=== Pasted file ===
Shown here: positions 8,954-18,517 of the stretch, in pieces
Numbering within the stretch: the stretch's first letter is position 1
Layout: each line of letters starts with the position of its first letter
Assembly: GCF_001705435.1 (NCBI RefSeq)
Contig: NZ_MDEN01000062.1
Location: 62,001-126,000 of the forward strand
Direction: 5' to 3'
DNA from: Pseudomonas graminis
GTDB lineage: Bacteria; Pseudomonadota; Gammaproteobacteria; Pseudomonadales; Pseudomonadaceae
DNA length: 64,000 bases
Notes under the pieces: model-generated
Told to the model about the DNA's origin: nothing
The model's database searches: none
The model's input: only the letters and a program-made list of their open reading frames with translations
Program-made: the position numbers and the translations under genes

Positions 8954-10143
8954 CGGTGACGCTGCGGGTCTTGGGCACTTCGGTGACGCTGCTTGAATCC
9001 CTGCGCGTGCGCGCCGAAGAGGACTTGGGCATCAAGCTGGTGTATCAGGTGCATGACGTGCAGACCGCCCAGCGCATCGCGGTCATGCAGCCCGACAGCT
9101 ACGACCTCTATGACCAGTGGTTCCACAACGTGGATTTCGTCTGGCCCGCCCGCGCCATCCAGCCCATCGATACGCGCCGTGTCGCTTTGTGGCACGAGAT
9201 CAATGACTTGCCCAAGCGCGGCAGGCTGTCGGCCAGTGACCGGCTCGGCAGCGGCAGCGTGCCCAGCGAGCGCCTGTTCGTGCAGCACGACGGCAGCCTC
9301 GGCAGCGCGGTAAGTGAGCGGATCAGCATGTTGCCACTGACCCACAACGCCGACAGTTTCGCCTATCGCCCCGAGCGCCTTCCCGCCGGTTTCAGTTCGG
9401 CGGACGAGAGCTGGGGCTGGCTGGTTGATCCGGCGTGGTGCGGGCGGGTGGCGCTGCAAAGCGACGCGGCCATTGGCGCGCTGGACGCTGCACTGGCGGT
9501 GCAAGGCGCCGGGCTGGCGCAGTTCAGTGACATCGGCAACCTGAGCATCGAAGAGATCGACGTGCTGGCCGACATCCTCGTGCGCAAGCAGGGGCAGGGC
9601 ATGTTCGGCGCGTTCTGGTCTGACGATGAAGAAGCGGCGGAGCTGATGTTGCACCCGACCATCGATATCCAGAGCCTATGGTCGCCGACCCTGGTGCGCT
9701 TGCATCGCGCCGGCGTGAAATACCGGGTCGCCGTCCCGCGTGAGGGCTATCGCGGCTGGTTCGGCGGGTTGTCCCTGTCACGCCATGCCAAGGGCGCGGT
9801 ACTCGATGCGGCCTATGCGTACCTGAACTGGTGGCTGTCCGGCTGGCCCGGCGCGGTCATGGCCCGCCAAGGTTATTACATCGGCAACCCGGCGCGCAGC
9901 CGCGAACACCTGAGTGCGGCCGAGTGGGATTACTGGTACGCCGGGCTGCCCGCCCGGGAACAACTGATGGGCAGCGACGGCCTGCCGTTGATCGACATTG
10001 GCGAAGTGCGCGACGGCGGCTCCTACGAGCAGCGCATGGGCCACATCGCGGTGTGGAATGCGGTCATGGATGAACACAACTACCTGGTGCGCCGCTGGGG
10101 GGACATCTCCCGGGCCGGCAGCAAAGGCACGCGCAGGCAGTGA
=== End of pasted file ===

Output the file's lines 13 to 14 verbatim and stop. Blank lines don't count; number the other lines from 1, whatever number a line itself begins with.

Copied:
The model's database searches: none
The model's input: only the letters and a program-made list of their open reading frames with translations